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Links between blood pressure and life-style factors reported via a mobile phone-based self-management support system
Institute of Health and Care Sciences, Sahlgrenska Academy, University of Gothenburg, Gothenburg, Sweden / Centre for Person-Centred Care (GPCC), Sahlgrenska Academy, University of Gothenburg, Gothenburg, Sweden.
Institute of Health and Care Sciences, Sahlgrenska Academy, University of Gothenburg, Gothenburg, Sweden / Centre for Person-Centred Care (GPCC), Sahlgrenska Academy, University of Gothenburg, Gothenburg, Sweden.
Centre for Person-Centred Care (GPCC), Sahlgrenska Academy, University of Gothenburg, Gothenburg, Sweden.
Department of Molecular and Clinical Medicine, Institute of Medicine, Sahlgrenska Academy, University of Gothenburg, Gothenburg, Sweden / Department of Internal Medicine, Sahlgrenska University Hospital, Gothenburg, Sweden.
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2018 (English)Conference paper, Poster (with or without abstract) (Other academic)
Abstract [en]

Objective: To explore relationships between patients’ self-monitoring of blood pressure and their concurrent self-reports of medication intake, wellbeing stress, physical activity and symptoms.

Design and method: This was a prospective study exploring the eight-week effectiveness of a mobile phone based self-management support system for patients with hypertension. 50 patients undergoing treatment for hypertension, from four primary health care centers situated in urban and suburban communities in Sweden, self-reported through the system once daily during eight weeks.

Scientific data: Associations between systolic and diastolic blood pressure and 10 self-report lifestyle-related variables.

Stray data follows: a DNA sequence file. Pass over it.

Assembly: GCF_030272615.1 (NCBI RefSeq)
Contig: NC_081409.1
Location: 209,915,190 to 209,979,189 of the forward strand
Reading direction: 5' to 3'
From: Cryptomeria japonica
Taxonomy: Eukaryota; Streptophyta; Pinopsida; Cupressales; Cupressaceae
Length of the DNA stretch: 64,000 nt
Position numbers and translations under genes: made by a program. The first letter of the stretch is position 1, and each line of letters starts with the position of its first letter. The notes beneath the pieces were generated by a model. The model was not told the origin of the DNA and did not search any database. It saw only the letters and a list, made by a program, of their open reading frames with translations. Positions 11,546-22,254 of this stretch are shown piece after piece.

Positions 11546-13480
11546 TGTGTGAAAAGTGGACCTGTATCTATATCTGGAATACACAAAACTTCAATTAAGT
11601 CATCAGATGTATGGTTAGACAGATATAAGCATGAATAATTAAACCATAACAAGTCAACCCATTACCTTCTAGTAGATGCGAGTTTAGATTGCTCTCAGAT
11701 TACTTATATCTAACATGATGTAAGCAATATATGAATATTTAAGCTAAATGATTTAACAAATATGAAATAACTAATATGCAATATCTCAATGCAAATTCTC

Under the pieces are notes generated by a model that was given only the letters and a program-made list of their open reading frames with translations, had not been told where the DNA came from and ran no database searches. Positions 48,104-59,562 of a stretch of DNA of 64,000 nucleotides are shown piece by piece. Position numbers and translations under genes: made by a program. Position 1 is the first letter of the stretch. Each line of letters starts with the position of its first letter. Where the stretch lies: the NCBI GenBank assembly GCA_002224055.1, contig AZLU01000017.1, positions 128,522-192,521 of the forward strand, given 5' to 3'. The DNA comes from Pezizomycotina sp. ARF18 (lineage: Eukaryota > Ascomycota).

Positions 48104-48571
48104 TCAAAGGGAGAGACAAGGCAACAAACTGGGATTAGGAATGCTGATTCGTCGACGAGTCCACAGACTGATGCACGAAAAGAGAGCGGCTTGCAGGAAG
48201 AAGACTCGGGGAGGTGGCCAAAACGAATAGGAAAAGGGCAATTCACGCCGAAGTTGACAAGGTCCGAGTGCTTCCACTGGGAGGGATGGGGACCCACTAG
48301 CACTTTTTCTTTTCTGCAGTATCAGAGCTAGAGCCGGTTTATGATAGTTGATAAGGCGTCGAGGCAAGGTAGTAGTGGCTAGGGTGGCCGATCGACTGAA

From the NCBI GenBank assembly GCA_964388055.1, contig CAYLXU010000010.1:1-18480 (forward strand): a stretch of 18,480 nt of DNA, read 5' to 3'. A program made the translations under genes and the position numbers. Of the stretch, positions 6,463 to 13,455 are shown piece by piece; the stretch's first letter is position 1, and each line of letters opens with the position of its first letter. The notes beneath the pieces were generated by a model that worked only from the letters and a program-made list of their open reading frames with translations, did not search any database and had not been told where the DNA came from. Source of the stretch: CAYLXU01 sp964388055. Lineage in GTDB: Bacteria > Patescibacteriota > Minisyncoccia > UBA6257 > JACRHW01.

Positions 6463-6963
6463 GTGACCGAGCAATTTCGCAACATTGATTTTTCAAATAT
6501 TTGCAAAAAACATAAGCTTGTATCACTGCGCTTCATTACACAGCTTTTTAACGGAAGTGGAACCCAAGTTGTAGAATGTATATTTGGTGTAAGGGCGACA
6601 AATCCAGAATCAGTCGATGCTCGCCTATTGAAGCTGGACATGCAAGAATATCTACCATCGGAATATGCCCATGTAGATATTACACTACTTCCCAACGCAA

Results: The single strongest association was found between medication intake and systolic blood pressure, where failure to take medications was associated with an estimated 7.44 mmHg higher systolic blood pressure. To a lesser degree, medication intake was also associated with diastolic blood pressure. Wellbeing and stress were consistently associated with systolic blood pressure and diastolic blood pressure, whereas physical activity was associated with only systolic blood pressure. None of the symptoms dizziness, headache, restlessness, fatigue or palpitations were significantly associated with blood pressure.

Conclusions: Blood pressure was associated with patients’ blood pressure management behaviors, eg drug intake and experiences of wellbeing and stress. No association was found between blood pressure and side effects. Enabling persons with hypertension to monitor and track their BP in relation to medication intake, symptoms and life-style variables may be a fruitful way to help them gain first-hand understanding of the importance of adherence and persistence to treatment recommendations.

Place, publisher, year, edition, pages
Wolters Kluwer, 2018. Vol. 36, article id e63
National Category
Nursing Public Health, Global Health, Social Medicine and Epidemiology
Identifiers
URN: urn:nbn:se:liu:diva-151713DOI: 10.1097/01.hjh.0000539137.18258.1eISI: 000455593900185OAI: oai:DiVA.org:liu-151713DiVA, id: diva2:1252931
Conference
28th European Meeting on Hypertension and Cardiovascular Protection, Poster session, Barcelona, June 8-11, 2018
Available from: 2018-10-03 Created: 2018-10-03 Last updated: 2019-04-11Bibliographically approved

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  • apa
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